Forty-two years ago, Aruna Shanbaug, surrendered her dignity and bodily integrity to her committed carers. TheKEM Hospital nurse, aged 68, brutalised by a vengeful ward boy, breathed her last on May 18. All these years, successive batches of nurses, and deans, went out of their way to tend to a person reduced to a vegetable confined to a bed, unable to speak or communicate in any coherent manner.
The KEM Hospital authorities delayed the funeral and kept her body for public viewing, so that people could pay homage. Thousands- doctors, nurses, politicians, did. One isn't sure what the homage was for, because the person only existed behind a high wall of silence. Perhaps it was because, as is being repeated now, "gifted" Indians the right to passive euthanasia?
On 7 March 2011, the Supreme Court held that in certain circumstances, a person in a permanent vegetative state was entitled to physician-assisted suicide- termination of medical and ventilator support. However, the judges were of the opinion that Aruna didn't qualify for such a merciful release from prolonged suffering; her suffering was in fact only a minor issue in the course of legal proceedings.
But as the sordid tussle between her relatives and the nurses, over who shall perform her last rites showed, even in death, Aruna Shanbaug continued to belong to others who, by dint of their perseverance in looking after her, claimed her as one of their own, and by that logic, arrogated to themselves the right to make critical life choices on her behalf.
Aruna was rendered mute and immobile by the violent attack, turned into a lifelong vegetable, so there's no way to know if she was willing to let this happen. Although she did demonstrate signs of being alive-besides the usual breathing, that occasional flicker of a tortured consciousness, that rare instance of what was perceived as the conveying of emotions, no one knew if she was indeed "alive". In fact, that question was alien to the discourse, debate and legal fight over whether she should continue being kept on life support and fed through tubes.
During the hearing, all one got to know was the assertive claim of a certain section of the medical community - that it would be wrong to pull the plug and why a hitherto inexplicable faith in miracles should prevail over reasonable considerations.
When Pinky Virani's petition to the Supreme Court reignited the debate on whethereuthanasia should be legalised, attempt to commit suicide should be decriminalised, or whether the right to die is a corollary of the fundamental right to life, not a thought was spared to her individual autonomy of making a choice, or her bodily integrity.
Instead, the clergy of different faiths cited scriptural injunctions to argue about the non-derogable sanctity of human life, even if it was to be maintained at the cost of what would be inhumane, silent, suffering. The government played tango, deliberately ignoring the fact that the goal of the law should be to protect the vulnerable who might have been driven to suicide by moments of weakness, and not to impinge upon an individual's informed and conscious choice to leave the mortal world in a manner s/he desired.
It's true that Aruna wasn't in a position to make such a choice on her own, but that shouldn't have precluded the authorities and authoritarian doctors from caring to broach the topic.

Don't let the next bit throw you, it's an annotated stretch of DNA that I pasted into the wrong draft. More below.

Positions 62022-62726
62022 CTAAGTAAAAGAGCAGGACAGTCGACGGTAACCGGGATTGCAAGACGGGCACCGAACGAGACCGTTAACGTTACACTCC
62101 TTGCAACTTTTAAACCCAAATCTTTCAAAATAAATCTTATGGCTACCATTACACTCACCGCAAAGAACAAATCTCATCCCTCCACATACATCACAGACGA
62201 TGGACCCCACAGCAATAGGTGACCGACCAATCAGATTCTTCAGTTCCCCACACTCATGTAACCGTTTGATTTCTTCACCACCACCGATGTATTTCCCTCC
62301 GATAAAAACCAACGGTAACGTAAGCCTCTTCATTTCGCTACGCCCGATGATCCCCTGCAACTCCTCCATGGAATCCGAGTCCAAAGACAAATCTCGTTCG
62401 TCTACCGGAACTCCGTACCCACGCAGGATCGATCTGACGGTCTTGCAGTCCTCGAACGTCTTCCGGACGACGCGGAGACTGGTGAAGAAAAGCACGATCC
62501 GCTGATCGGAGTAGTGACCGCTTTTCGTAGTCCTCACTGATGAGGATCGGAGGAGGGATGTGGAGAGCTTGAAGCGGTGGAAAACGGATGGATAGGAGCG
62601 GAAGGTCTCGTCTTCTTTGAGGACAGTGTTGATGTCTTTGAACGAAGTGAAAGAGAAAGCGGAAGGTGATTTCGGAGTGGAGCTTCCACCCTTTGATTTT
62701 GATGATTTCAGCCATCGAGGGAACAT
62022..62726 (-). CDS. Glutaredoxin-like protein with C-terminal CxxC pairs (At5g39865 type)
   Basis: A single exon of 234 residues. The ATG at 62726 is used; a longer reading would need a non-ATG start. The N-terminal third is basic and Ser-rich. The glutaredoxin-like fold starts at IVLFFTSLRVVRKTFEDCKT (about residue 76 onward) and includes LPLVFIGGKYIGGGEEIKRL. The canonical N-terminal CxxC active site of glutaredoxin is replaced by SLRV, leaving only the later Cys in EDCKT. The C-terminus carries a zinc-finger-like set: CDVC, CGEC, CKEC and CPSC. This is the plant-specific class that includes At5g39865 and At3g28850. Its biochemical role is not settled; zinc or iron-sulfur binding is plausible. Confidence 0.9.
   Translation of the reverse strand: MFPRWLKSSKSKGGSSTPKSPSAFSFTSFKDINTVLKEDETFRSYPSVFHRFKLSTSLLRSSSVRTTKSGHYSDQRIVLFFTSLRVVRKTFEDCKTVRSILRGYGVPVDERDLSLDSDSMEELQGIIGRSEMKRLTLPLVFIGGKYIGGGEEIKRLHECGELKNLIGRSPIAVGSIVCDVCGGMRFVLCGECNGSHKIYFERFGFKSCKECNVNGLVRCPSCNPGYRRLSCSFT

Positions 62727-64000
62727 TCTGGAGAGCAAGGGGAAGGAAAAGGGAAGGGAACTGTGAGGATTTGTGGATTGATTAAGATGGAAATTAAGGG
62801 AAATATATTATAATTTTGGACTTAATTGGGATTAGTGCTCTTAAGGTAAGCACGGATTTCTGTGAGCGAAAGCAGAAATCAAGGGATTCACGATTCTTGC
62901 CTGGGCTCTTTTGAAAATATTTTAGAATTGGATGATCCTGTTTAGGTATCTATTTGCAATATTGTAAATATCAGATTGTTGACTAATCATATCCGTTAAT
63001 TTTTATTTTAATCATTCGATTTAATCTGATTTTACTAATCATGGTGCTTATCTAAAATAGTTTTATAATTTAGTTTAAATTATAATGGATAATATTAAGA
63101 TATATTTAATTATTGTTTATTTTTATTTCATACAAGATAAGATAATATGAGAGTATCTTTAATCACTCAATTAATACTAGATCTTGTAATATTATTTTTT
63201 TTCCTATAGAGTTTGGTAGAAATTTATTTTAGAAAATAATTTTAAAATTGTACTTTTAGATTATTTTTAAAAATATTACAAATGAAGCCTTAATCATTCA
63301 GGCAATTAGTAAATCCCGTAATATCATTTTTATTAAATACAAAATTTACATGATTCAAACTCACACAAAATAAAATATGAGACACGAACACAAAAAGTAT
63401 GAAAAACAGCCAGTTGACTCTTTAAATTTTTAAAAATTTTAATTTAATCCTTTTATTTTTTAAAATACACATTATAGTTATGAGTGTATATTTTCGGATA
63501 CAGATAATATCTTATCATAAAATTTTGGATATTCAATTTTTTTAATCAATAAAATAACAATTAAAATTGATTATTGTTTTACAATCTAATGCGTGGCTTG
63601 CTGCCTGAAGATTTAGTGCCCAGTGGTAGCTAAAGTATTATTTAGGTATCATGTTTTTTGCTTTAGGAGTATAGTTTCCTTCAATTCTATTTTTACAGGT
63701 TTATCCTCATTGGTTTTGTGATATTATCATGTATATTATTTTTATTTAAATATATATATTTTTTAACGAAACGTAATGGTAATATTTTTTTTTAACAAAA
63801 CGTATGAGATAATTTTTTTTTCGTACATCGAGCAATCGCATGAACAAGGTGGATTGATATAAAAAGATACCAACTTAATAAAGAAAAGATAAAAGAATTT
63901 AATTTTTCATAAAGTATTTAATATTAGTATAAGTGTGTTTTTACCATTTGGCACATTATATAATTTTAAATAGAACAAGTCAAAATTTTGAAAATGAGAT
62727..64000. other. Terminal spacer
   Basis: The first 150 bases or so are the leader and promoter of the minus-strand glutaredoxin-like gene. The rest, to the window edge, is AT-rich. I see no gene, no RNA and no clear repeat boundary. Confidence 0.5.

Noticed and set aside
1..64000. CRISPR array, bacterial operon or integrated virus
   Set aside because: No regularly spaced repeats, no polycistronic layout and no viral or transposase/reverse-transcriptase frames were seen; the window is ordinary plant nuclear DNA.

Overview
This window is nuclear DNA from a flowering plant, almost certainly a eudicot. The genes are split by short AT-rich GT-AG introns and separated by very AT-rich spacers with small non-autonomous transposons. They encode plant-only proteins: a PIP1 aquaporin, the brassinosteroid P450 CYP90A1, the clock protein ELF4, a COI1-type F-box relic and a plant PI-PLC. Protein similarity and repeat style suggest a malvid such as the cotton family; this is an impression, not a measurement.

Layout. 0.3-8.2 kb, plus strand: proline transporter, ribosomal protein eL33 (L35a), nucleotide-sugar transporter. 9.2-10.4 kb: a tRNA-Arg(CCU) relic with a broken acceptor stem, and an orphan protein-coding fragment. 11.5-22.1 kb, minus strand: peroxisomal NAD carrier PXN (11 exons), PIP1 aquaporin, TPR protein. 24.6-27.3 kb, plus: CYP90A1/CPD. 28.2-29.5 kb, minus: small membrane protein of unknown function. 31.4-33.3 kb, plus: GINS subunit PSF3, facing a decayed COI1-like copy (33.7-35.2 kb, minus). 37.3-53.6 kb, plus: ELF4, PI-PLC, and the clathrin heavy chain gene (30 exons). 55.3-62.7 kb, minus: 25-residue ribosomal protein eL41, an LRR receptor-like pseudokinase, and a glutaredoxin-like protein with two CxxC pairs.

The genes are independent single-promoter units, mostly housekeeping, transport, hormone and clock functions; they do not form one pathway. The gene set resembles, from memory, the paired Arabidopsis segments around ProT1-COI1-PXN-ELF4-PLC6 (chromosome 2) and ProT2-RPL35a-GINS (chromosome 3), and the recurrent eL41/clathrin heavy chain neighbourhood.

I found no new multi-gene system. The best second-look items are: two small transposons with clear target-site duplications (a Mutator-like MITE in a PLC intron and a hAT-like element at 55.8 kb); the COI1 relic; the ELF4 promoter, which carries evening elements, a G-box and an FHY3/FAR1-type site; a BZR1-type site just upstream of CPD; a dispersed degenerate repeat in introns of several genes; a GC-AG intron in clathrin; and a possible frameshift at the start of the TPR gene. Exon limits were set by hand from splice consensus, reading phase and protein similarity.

Constitutionality, over affection
This is reminiscent of the case of Theresa Schiavo in the US, whose body became a site for a bitter struggle between parental love and spousal understanding, a protracted legal battle between liberals and devout Catholic conservatives, and even Jeb Bush's platform for advancing his gubernatorial and political agenda. In the end, it became a tussle between the aspirations of doting parents and the concerns of a loving husband.
When, ideally, it should have been about the law and the constitution. It should have been about the cruel inequality - between a person who is in a position to take his own life, even by dangerous means, and if unsuccessful, risks a stiff criminal penalty, and one in a permanent vegetative state, who is left with no option but to suffer in silent, excruciating indignity. Everybody isn't in a position to afford the clinics in Switzerland or Belgium which lend a helpful hand of support in the journey to peace and freedom from pain.
Only glib naivete would fuel outrage-laced demands of repealing Section 309 of the Indian Penal Code (which penalises an unsuccessful attempt to commit suicide, and is also used to book doctors or anyone who helps or facilitates an individual's escape from the purgatory of helpless suffering) because there's a big political minefield to be negotiated. Similarly, demands for legalisation of the right to die ignores the sharp polarisation among the medical community, and also risks the superiority of the physicians' words prevailing over an individual's right to choose. This is exactly what happened in Aruna's case, which also saw the court putting undue and legally unsubstantiated faith in the "dedication" of her carers. The medical community at KEM, over the years, had lent it's unwavering support to Aruna, nurtured and tended to her as it's "child". Right now, it's impossible to keep at bay the presumption, if not the conclusion, that Aruna's contorted body became an advertising billboard for the "selfless" dedication of KEM's staff, which the apex court praised as "iconic".
The need of the hour is to have an informed debate on whether an individual could have the right to a non-ambivalent, non-coercive and fully conscious choice to end his life when medical science has proved to be a failure (without waiting for eternity). Stringent safeguards are essential to prevent manipulation and abuse, but for that to happen, the debate has to start. Aruna's life which ended and death shows that's not the case.
Aruna Shanbaug- Martyred in indignity, without choice
Reviewed by sambasivan srinivasan